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Nov 8th, 2012, 03:56 AM
SEO Proposal Question
Just wondering if someone could share some advice.
I was asked to provide SEO proposal to a company. It was originally an in house FT position for an SEO Assistant. However, after several conversation on the phone and in person with the owner of the company it was suddenly changed to a contract job. They do have some in-house staff to do social media marketing and PPC. And today I can still see their job advertisement for the SEO Assistant again in one of the job-seeking websites.
My question is, what if they just want me to provide a proposal to them, and then get rid of me and ask their in-house staff to finish the work? I had been in that kind of situation and am a bit cautious now.
According to their requirements, the proposal should include in details how I am going to improve their SEO ranking, how much I am charging, time scope, what I need from them...etc..
They are a little reluctant in allowing me to access their Google Analytics account and social media accounts.
Any thoughts or comments are appreciated.
Nov 8th, 2012, 05:27 AM
Unfortunately, I've experienced many hesitant clients before. They aren't knowledgable in how we go about our business and undertake their work, hence their reluctance to willingly part with cash and trust.
They do have a right to know what they're getting for their money - and since the possibility of rankings isn't a tangible commodity - they're always going to be sceptical and it is worth allocating some time to ease their concerns.
What I do is do some very top-level research, trying not to spend more than an hour or so to piece together a proposal. The top-level research shows, among other things, the advantages their competitors currently have over them as well as the scope for a better strategy to be in place. From there, I outline the processes I go through and explain to them why I do the things I do. I also include numerous case studies with my satisfied clients - this usually puts them at ease.
I'm quite lucky though, in that the freelance work I do is usually found through word of mouth - with the majority of my clients having some form of connection between themselves. They then recommend my work to each other :-)
Last edited by thegodfather; Nov 8th, 2012 at 05:28 AM.
Nov 8th, 2012, 07:45 PM
Thanks for your reply.
However, I am still concerned about whether they would just ask me to submit a detail proposal about how to achieve the ranking, and then dump me and ask their internal P/T staff to do the work. They do have some staff who is working on the website and social media marketing stuff.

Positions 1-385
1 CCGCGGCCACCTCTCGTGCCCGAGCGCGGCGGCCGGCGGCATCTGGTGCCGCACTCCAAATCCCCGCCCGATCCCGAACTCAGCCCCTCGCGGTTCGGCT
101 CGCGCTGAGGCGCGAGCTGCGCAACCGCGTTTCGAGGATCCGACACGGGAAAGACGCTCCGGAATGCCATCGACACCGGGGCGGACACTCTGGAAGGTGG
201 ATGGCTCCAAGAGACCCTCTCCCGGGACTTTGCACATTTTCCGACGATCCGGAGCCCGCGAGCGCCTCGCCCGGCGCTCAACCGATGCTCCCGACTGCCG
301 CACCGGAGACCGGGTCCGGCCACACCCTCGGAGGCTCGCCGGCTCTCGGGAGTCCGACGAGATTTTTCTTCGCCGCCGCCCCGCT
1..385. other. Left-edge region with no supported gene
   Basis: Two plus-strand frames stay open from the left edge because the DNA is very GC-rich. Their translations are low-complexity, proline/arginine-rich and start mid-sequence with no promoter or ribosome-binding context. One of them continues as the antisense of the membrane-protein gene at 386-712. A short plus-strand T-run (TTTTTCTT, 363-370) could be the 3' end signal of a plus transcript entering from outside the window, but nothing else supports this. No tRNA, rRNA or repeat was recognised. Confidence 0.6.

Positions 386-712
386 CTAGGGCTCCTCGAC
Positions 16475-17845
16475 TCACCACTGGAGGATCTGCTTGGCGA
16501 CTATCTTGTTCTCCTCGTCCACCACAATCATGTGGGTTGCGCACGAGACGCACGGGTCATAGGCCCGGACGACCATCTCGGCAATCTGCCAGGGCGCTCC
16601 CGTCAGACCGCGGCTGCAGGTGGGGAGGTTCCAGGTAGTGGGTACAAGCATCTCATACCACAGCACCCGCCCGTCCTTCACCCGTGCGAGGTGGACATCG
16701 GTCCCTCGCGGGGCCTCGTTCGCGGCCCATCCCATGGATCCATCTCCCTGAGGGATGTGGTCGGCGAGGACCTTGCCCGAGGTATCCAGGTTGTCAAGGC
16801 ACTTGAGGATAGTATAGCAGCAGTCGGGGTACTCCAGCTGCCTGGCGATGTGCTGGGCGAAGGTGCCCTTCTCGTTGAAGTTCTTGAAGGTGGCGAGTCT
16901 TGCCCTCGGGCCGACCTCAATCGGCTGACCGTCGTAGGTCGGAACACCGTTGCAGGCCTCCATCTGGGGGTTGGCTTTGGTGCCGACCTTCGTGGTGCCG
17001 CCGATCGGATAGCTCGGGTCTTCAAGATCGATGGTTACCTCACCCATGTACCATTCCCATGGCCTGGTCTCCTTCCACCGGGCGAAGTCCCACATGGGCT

The fact is that I believe I am a bit too old for an assistant position but they are curious about what I can offer.
Thanks again for the feedback.
Nov 9th, 2012, 06:22 AM
It's your job to convince them that if they hire you they will see a positive return on their investment. This is done most easily by showing past results. When they ask what specifically you are going to do you can tell them: "I will do the same types of things to your site that I have done to these sites, and BOOM look at these results" (the "boom" is optional).
If they press for specifics say: Although Google uses over 200 elements to determine where a site should rank based on a given query, all of these elements can be put into 2 categories: Authority and relevance. Exactly what steps I will take to build your authority and relevance is determined in large part by what I find when I do my due diligence on your website. One thing is sure, I will do whatever it takes to build high quality, relevant links in to the home page and internal pages and I will become an expert in your industry so that I can create best of the web content that will build relevance, encourage clicks from webmasters passionate about the industry and compel visitors to act on my calls to action. This means improved user behavior stats, increased time on site, better ranks and most importantly increased conversions.
Last edited by KernelPanic; Nov 9th, 2012 at 06:23 AM.
Nov 9th, 2012, 06:32 AM
That is the danger of spending too much time on a proposal I'm afraid, and that has indeed happened to me... Unfortunately, some clients just want to know exactly what they're getting for their money - and to be honest, I'd probably be the same, as good SEO isn't cheap!
Originally Posted by johnnyac
The bottom line is that they want to see good returns for their investment, and you need to convince them. As KernelPanic pointed out, past results are without a doubt the best way of approaching this.
Be as transparent as possible - include testimonials and, if your past clients allow it, include their contact details so the new client can find out for themselves whether what you're saying is legit.
Nov 9th, 2012, 11:54 AM
This happens a lot.
Give an overview proposal, offer a small consulting fee to provide a highly detailed out line (that will cover your costs).
If they chose not to have you execute the plan, you have still covered your costs.
Nov 14th, 2012, 04:45 AM
Sorry for my late reply and thanks for all your help.
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